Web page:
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1<?xml version='1.0' encoding='UTF-8'?> 1<?xml version='1.0' encoding='UTF-8'?>
2<!-- $Header: /var/cvsroot/gentoo/xml/htdocs/doc/en/home-router-howto.xml,v 1.2 2004/07/22 14:32:26 vapier Exp $ --> 2<!-- $Header: /var/cvsroot/gentoo/xml/htdocs/doc/en/home-router-howto.xml,v 1.3 2004/07/22 16:09:18 vapier Exp $ -->
3<!DOCTYPE guide SYSTEM "/dtd/guide.dtd"> 3<!DOCTYPE guide SYSTEM "/dtd/guide.dtd">
4 4
5<guide link="/doc/en/home-router-howto.xml"> 5<guide link="/doc/en/home-router-howto.xml">
6 6
7<title>Home Router Guide</title> 7<title>Home Router Guide</title>
34<p> 34<p>
35This guide will show you how to setup Network Address Translation (NAT) 35This guide will show you how to setup Network Address Translation (NAT)
36on the router (kernel and iptables), add and configure common services 36on the router (kernel and iptables), add and configure common services
37(Domain Name System (DNS) via dnsmasq, dhcp via dhcpcd, ADSL via 37(Domain Name System (DNS) via dnsmasq, dhcp via dhcpcd, ADSL via
38rp-pppoe), and conclude with more elaborate and fun things that can be 38rp-pppoe), and conclude with more elaborate and fun things that can be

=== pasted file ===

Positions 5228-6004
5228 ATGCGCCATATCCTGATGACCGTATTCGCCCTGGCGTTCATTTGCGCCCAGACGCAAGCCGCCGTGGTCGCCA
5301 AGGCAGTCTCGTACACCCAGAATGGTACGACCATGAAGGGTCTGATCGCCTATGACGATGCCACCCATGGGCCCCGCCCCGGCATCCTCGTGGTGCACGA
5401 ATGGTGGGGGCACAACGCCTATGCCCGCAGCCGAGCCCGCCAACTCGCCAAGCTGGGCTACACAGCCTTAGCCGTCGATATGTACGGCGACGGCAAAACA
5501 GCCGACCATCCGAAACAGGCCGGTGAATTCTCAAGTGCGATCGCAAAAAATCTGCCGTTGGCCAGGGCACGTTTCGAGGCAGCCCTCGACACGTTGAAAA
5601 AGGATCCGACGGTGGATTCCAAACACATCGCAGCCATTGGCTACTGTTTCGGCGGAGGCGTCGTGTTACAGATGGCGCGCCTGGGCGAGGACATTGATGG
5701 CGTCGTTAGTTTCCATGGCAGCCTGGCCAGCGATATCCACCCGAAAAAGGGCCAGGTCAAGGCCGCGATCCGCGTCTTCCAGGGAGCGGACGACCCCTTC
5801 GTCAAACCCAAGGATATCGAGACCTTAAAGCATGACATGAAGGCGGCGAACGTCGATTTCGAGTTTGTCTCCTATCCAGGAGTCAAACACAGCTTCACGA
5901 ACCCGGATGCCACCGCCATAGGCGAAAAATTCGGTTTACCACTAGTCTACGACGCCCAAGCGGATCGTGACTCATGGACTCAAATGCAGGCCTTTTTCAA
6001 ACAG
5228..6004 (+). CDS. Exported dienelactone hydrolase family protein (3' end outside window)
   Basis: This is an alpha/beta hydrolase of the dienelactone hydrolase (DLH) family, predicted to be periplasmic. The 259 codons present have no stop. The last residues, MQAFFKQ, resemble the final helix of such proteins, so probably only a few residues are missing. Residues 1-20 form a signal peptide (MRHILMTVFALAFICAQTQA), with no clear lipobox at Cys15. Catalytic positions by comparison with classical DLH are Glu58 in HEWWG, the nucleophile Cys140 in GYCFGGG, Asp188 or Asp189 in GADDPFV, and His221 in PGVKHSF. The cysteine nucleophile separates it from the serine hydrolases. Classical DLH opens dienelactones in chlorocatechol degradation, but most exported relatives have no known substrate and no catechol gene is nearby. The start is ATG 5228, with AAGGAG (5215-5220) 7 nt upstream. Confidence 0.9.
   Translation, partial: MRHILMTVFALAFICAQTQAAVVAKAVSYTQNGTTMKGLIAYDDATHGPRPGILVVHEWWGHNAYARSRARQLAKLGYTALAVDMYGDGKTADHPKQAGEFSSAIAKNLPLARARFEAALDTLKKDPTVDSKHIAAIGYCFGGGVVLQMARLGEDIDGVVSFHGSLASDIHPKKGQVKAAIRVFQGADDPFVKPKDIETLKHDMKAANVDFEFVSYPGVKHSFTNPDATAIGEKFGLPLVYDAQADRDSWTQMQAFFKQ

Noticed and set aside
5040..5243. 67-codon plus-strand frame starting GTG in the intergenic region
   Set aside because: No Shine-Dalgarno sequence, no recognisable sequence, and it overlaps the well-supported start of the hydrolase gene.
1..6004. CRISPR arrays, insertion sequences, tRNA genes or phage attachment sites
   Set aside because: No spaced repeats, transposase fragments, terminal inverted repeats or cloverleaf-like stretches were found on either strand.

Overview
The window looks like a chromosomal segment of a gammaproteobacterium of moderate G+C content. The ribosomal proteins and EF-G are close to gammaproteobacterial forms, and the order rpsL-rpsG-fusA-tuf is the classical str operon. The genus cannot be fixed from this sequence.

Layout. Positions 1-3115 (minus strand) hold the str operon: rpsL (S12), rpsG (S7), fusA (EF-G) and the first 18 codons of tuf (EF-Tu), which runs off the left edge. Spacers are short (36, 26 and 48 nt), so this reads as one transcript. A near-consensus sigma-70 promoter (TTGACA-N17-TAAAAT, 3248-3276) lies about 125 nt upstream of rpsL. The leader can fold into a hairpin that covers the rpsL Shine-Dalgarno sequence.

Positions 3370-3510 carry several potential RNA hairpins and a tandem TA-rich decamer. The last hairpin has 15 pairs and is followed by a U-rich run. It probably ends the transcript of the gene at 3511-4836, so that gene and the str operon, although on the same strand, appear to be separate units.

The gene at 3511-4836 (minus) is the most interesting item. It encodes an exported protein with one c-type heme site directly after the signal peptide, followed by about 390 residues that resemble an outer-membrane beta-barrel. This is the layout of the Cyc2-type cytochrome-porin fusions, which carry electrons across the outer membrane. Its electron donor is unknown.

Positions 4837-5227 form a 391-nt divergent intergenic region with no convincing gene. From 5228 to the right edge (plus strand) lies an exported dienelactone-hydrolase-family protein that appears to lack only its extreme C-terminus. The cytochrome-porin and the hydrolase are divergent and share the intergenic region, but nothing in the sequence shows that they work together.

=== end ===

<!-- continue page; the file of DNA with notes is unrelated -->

39done (port forwarding, traffic shaping, http/ftp hosting, caching, etc...). 39done (port forwarding, traffic shaping, proxies/caching, etc...).
40</p> 40</p>
41 41
42<p> 42<p>
43Before getting started, there's a few basic requirements you must meet. 43Before getting started, there's a few basic requirements you must meet.
44First, you'll need a computer that has at least 2 Network Interface 44First, you'll need a computer that has at least 2 Network Interface
54<ul> 54<ul>
55 <li>eth0 - NIC connected to the Local Area Network (LAN)</li> 55 <li>eth0 - NIC connected to the Local Area Network (LAN)</li>
56 <li>eth1 - NIC connected to the Wide Area Network (WAN)</li> 56 <li>eth1 - NIC connected to the Wide Area Network (WAN)</li>
57 <li>LAN utilizes the private 192.168.0.xxx network</li> 57 <li>LAN utilizes the private 192.168.0.xxx network</li>
58 <li>router is hardcoded to the standard 192.168.0.1 IP</li> 58 <li>router is hardcoded to the standard 192.168.0.1 IP</li>
59 <li>router is running Linux 2.4 or 2.6; you're on your own with 2.0/2.2</li>
59</ul> 60</ul>
60 61
61<impo> 62<impo>
62Due to security precautions, I would highly suggest you shut down any 63Due to security precautions, I would highly suggest you shut down any
63unneeded services on the router until we have a chance to get the 64unneeded services on the router until we have a chance to get the
142<i> [s] HTB packet scheduler</i> 143<i> [s] HTB packet scheduler</i>
143<i> [s] Ingress Qdisc</i> 144<i> [s] Ingress Qdisc</i>